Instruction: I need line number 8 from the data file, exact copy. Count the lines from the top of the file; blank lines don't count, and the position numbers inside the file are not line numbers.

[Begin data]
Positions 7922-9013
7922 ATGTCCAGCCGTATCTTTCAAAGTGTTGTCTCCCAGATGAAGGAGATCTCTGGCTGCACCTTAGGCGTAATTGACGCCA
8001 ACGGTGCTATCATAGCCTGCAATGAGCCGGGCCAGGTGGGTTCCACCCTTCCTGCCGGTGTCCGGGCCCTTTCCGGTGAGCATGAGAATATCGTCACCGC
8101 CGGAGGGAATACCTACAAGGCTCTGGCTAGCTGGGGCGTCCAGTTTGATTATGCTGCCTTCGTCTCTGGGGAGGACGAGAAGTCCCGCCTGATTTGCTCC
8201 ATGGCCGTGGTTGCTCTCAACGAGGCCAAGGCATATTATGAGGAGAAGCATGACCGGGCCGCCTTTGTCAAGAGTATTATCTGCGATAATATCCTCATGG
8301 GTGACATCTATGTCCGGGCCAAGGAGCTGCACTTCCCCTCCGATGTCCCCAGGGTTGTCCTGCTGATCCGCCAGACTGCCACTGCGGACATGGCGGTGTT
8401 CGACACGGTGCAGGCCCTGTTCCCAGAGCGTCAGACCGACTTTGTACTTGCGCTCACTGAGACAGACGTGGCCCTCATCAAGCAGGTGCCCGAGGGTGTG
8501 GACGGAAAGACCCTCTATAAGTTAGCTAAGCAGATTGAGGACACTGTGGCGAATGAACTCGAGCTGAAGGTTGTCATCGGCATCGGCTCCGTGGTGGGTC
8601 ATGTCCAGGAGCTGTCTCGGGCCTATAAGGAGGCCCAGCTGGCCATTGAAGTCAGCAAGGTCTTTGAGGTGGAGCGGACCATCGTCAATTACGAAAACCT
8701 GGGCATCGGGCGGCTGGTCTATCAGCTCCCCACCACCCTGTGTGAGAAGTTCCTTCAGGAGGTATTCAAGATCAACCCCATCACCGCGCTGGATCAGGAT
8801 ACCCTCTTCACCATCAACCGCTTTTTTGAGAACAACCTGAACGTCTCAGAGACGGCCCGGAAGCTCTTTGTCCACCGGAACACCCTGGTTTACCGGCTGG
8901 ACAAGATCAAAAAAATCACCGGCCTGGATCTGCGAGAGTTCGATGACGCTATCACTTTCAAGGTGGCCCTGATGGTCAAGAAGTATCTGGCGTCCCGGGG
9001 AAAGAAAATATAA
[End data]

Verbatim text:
8501 GACGGAAAGACCCTCTATAAGTTAGCTAAGCAGATTGAGGACACTGTGGCGAATGAACTCGAGCTGAAGGTTGTCATCGGCATCGGCTCCGTGGTGGGTC